Republican Congressman Steve King says there was no need for additional F.B.I. interviews about Christine Blasey Ford’s abuse allegations against U.S. Supreme Court nominee Brett Kavanaugh.
“If we are at a place in America where an unsubstantiated allegation will prevent a person whose entire career has pointed in the ascendancy, then we’re at a sad place indeed,” King says. “And that means there’s no one that would be able to defend themselves from an unsubstantiated allegation.”
King talked this past weekend to an official in the Department of Justice about the F.B.I. interviews with people who had already provided the F.B.I. information about Kavanaugh and Ford.
“If anyone contradicts themselves, then they’re subject to the felony of perjury, so they don’t expect there will be any new information that will come out,” King says. “…I think it was unnecessary. It just stretched this process out.”
King says he thinks Ford believes what she testified to in a Senate committee last week, but King says Kavanaugh “was even more convincing” in his denial. King calls the hearing “shameful.”
“We’re at a place in America where an individual with a stellar career all of his life and a stellar reputation all of his life, including that high school period that there’s an allegation in, other than that allegation, everything about his life points to a person who has lived nearly every day on a path of excellence to get to the position where he could be seated on the United States Supreme Court,” King says.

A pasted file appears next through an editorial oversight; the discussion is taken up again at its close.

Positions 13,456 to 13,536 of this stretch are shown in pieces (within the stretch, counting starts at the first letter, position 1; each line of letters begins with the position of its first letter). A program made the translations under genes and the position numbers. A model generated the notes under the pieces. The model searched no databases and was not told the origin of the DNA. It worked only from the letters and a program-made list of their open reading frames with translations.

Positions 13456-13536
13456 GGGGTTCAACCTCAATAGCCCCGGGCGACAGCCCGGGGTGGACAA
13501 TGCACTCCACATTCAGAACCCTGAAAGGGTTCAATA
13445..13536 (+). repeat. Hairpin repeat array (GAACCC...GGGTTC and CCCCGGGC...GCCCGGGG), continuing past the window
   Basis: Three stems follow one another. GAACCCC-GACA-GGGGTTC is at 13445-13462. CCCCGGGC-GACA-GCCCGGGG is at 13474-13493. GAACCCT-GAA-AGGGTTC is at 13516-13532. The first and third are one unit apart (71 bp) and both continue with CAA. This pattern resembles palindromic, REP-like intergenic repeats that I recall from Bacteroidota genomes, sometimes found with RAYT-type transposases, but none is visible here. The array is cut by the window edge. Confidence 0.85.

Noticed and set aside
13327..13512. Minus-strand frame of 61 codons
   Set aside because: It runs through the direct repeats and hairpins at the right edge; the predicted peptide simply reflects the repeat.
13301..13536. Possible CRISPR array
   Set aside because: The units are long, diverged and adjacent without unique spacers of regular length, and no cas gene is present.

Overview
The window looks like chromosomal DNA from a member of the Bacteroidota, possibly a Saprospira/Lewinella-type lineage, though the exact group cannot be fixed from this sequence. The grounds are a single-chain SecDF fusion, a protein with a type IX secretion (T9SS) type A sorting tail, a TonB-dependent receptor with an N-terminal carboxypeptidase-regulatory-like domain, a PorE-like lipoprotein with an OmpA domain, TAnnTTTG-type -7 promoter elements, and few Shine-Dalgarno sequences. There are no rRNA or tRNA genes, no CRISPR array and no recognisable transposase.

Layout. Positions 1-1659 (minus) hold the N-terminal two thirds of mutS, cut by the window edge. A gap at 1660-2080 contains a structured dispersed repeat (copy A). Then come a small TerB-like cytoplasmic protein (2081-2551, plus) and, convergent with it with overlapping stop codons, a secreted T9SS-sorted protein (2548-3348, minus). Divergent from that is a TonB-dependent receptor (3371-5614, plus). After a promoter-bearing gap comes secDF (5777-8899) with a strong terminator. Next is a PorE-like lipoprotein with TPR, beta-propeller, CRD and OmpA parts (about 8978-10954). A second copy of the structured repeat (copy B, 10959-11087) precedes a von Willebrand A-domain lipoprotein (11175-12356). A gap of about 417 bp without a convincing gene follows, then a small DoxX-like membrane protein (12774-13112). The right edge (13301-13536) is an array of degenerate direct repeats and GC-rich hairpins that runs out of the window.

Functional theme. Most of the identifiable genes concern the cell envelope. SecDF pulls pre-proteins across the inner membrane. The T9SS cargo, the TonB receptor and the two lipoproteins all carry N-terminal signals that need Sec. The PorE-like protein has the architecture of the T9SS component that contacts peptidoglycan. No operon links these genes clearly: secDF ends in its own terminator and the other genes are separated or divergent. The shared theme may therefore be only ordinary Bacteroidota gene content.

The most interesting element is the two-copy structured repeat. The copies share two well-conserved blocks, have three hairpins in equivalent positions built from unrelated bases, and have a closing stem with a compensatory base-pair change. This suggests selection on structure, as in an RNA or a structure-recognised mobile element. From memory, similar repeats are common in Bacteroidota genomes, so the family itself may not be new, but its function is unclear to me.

A mere accusation, he says, shouldn’t be considered proof that a person is guilty.
“I don’t know who could defend themselves from such a charge and that means we’re all subject to it,” King says. “…If we are going to disregard facts and allow them to be trumped by someone’s feelings, then our society is devolving toward third-world tactics. We cannot ascend as a civilization if we’re going to accept an allegation itself as irrefutable evidence.”
King says Kavanaugh has been subjected to a “high-tech lynching 2.0.” That’s a reference to Supreme Court Justice Clarence Thomas’ remark at his 1991 Senate confirmation hearing after he was accused of misconduct by Anita Hill. King says things have evolved now to where sexual harassment is being defined by the person who makes the complaint.
J. D. Scholten, the Democrat who’s challenging King’s bid for a ninth term in the U.S. House, cited King’s recent remarks that ‘you don’t know if you’re an harasser until you’ve been accused.”
Scholten said: “By that logic, if you are rob a bank, you don’t know it until you get caught…I was appalled by Steve King’s comments…It’s attitudes like this that make sexual harassment so prevalent in today’s society. What Rep. King doesn’t seem to realize, is that you’re a harasser the moment you do something to someone without their consent.”
(By Dennis Morrice, KLEM, Le Mars)